Q. My Instructor keeps telling me that my body language is ambiguous. Shouldn’t my collie, Billy, just do what I tell him? He’s very fast and I’m sure he doesn’t have time to see what I’m doing with my arms.
A. You’d be surprised how well Billy can read your body language. When you get up off the couch, Billy knows if you are going to make a cup of tea, if you are going to fetch your coat for a walk or if you are going to switch off the television.
Dogs are very good observers and they practice reading their owner’s every move. It’s their preferred channel of communication most of the time. Think of all the occasions that you may have shouted tire and pointed at the tunnel (your dog did the tunnel) and or yelled right and turned left (your dog turned left with you).
Expedient Many handlers with fast dogs just don’t have time to spit out a long list of commands they are running a course. Can you say Billy left jump” before he has turned right and climbed the A-frame? Theses handlers act rather than speak. Especially those that don’t know their left from their right. It’s much simpler to use their dog’s name combined with a body signal.
Body Language You can cue Billy in a number of ways. You can make physical signs very obvious or very subtle to suit your dog and the course.
Arms- an outstretched hand directs the dog to an obstacle.
Face- your dog will look at whatever obstacle you are looking at.
· Shoulder roll– sling your arm across your body and roll your shoulder in and your dog will be pulled towards you.
· Feet your dog runs in the same direction that your feet are moving.
· Movement slow down or halt and your dog will slow down and stop. Change sides before your dog takes a fence and your dog will turn that way when he lands.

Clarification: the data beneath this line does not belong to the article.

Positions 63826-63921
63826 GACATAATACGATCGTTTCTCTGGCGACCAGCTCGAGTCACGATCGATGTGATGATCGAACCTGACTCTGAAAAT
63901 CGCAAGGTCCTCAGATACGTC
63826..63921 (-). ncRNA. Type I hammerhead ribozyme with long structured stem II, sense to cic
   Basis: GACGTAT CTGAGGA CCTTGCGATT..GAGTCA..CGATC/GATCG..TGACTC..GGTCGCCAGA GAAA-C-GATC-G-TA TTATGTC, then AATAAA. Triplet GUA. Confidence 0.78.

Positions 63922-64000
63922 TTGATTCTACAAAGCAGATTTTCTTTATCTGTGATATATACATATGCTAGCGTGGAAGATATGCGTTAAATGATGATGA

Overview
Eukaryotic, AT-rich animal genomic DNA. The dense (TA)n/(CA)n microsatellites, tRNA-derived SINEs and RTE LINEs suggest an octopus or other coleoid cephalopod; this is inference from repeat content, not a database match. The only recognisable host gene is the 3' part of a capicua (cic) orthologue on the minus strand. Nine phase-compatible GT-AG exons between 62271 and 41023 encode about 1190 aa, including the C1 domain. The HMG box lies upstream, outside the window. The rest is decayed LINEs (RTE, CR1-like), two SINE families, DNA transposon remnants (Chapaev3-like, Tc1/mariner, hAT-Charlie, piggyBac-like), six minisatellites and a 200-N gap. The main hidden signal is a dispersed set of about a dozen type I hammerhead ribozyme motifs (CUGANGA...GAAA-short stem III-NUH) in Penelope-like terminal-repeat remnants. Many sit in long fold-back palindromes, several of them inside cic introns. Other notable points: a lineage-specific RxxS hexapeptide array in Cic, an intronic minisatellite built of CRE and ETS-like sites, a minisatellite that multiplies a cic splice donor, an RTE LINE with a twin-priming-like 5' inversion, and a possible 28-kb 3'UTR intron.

· Position where you place yourself on the course will affect you dog’s performance. Stand too close to the contacts and you might push your dog off them.
These are just a few examples, but they are enough to get you round a course. Body signals will help you traverse a box or snaked down a line of fences. Don’t think that because you are working Billy from behind that he will miss them. Dogs have great peripheral vision and he will pick them up and respond.
Experiment Try running a course without saying a word to Billy. Pretend you have laryngitis. It will make you work hard to sharpen your body language and make it meaningful. And, if Billy is the type of dog that barks his way round the course or gets very excited, keeping quiet will encourage him to focus on you and concentrate on your signals. Make sure those signals are clear and readable.
Some things like contact performance should be independent of body language, but as a means of directing your dog over the course, it’s hard to beat the natural movement of your arms and legs.
Used with permission.
From Questions and Answers on Dog Agility Training, by Mary Ann Nester, T.F.H. Publications
Visit Mary Ann at http://www.aslanagility.com/
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